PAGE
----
Portugal: Digital TV Controversy

The process of implementing Digital Terrestrial Television (DTT) in Portugal, which has replaced the traditional television transmission signal since April 2012, has brought the population countless problems and has, in many cases, deprived it of access to the four general free-to-air channels.

A PhD thesis on the process of implementing DTT, presented on 30 October, 2012, at the University of Minho, indicated that the National Communications Authority ANACOM favoured private company Portugal Telecom (PT) in the DTT tender and did not take action in some cases which exploited the population.

Screenshot da página TDT da Portugal Telecom.

Screenshot of Portugal Telecom's DTT page: “From now on, if you don't have DTT, you don't watch TV”.

Thesis researcher and author Sergio Denicoli, former journalist at Rede Globo, published a short article on his blog Televisão Digital em Portugal (Digital Television in Portugal) which summarises [Pt] his research work:

Analisei detalhadamente mais de 70 documentos, li centenas de livros e artigos científicos, entrevistei especialistas e, por fim, pude constatar que a TDT portuguesa parece ter sido influenciada pelo que os teóricos chamam de “captura regulatória”. Ou seja, há indícios de que a ANACOM, órgão regulador das comunicações, teria trabalhado de forma a favorecer a Portugal Telecom, que foi muito beneficiada com a implementação do sistema televisivo digital.

I analysed more than 70 documents in detail, read hundreds of books and scientific articles, interviewed specialists and, finally, I found that Portuguese DTT seems to have been influenced by what academics call “regulatory capture”. In other words, there is evidence that ANACOM, the communications regulatory body, worked in such a way as to favour Portugal Telecom, which benefited greatly from implementing the digital broadcasting system.

In the same article, Sergio Denicoli asserted that:

É preciso passar Portugal a limpo. O país merece ter à frente das suas instituições pessoas íntegras que trabalhem em favor da população e não o contrário.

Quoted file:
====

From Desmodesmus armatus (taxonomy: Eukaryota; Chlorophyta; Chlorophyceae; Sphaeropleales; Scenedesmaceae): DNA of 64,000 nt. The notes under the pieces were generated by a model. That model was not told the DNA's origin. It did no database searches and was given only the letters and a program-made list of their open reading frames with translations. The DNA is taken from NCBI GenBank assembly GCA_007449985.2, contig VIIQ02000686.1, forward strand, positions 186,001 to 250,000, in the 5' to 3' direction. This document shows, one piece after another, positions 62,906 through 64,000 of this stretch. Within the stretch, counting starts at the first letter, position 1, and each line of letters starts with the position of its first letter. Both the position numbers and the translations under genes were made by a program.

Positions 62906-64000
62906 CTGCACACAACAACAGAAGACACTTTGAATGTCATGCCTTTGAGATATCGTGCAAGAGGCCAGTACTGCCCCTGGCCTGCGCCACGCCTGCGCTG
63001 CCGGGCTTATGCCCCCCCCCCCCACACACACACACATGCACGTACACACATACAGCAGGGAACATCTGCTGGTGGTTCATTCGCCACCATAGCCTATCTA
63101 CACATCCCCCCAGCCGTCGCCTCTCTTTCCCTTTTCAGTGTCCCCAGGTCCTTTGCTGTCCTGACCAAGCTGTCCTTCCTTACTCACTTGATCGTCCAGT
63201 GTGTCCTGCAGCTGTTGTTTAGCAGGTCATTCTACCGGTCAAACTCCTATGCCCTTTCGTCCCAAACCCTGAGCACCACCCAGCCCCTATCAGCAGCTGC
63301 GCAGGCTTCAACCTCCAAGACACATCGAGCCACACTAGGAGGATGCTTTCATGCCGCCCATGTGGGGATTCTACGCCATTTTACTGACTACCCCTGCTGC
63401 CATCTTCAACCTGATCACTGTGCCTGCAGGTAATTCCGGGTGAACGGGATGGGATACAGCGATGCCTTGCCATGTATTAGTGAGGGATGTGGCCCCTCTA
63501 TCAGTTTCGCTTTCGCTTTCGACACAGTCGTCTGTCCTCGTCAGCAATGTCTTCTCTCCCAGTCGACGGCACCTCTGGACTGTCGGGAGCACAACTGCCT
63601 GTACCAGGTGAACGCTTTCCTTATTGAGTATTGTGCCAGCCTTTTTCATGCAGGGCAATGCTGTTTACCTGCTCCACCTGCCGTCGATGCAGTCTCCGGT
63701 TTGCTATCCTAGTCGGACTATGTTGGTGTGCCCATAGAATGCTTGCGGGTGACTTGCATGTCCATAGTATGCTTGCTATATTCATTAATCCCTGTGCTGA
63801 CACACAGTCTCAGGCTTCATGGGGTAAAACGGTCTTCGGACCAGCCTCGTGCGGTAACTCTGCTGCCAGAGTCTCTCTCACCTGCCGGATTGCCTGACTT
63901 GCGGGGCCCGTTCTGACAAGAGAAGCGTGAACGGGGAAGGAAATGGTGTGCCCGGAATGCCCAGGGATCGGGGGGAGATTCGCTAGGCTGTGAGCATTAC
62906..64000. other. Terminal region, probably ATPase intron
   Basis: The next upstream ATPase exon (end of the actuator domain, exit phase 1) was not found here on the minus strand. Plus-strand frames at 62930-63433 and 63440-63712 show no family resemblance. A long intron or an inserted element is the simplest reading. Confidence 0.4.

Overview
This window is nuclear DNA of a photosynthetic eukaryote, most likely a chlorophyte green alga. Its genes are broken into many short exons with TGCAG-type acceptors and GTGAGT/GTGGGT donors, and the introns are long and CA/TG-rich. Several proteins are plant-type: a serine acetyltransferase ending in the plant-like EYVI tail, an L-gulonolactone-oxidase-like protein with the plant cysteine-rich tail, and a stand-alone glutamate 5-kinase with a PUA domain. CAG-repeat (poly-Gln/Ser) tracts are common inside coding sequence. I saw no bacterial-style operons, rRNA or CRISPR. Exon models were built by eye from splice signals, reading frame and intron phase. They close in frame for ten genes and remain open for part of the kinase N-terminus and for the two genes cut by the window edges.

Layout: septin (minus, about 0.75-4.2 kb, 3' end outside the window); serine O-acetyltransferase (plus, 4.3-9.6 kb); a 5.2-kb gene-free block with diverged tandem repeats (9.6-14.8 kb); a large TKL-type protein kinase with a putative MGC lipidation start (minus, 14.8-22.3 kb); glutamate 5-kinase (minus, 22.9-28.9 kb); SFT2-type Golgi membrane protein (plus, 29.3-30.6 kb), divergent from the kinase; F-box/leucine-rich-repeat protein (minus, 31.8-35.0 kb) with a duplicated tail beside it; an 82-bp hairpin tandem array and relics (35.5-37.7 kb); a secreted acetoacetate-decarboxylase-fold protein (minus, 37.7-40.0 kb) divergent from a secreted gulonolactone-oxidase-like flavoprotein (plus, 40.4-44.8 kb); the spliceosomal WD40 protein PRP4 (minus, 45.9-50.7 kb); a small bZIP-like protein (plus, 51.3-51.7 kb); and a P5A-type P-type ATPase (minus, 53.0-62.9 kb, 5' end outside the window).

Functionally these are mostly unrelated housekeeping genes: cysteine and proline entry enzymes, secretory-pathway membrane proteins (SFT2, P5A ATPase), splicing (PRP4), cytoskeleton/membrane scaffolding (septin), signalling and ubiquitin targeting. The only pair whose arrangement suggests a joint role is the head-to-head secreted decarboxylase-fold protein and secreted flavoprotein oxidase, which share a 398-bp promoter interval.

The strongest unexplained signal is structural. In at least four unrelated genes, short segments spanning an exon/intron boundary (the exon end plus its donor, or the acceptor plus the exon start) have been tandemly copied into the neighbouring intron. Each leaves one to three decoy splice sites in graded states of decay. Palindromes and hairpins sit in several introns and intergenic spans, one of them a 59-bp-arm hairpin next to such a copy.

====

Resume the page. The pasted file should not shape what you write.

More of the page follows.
Acredito que cumpri o meu papel enquanto cidadão, aliás, enquanto ser humano. Não podemos ficar calados quando estamos do lado da verdade e vemos pessoas simples, humildes, idosos, enfim, pessoas que necessitam da nossa atenção, serem usadas como meios de garantir lucro para grupos poderosos.

Portugal needs to be cleaned up. The country deserves to have institutions headed by people with integrity who work to benefit the population rather than undermine it.

I think I have fulfilled my role as a citizen, indeed, as a human being. We cannot remain silent when we are faced with the truth and see people who are simple, humble, elderly, in short, people who need our attention, being used as a means to guarantee profit for powerful groups.

Image shared on the Facebook page Eu apoio Sergio Denicoli contra o lobbie PT/Anacom (I support Sergio Denicoli against the PT/Anacom lobby): "500 on one page, millions in Portugal, supporting Sergio Denicoli against the PT/Anacom lobby".

Image shared on the Facebook page Eu apoio Sergio Denicoli contra o lobbie PT/Anacom (I support Sergio Denicoli against the PT/Anacom lobby): “500 on one page, millions in Portugal, supporting Sergio Denicoli against the PT/Anacom lobby”.

In response, PT and ANACOM announced [Pt] that they will take the researcher to court for defamation. The news has generated a wave of indignation among those who have come together in the creation of the Facebook page [Pt] supporting Sergio Denicoli.

The University of Minho, the institution where the thesis was defended, has disassociated itself from the investigation, claiming that work is the exclusive responsibility of researchers. The news, reported by the newspaper Público, has generated a second surge of indignation and led to a group of researchers creating a petition for freedom of academic research, which already has more than 7,500 signatories [Pt – all links]. Above all, the signatories advocate no limitations on academic research.

Os abaixo-assinados entendem ser seu dever afirmar que seria da maior gravidade que os académicos fossem condicionados ou amordaçados na sua liberdade de investigação, como se tivessem de ser avaliados por critérios outros que não os científicos.

The undersigned consider it their duty to state that it would be of the utmost seriousness if academics were limited or threatened in their freedom of research, as if they had to be evaluated by criteria other than that which is scientific.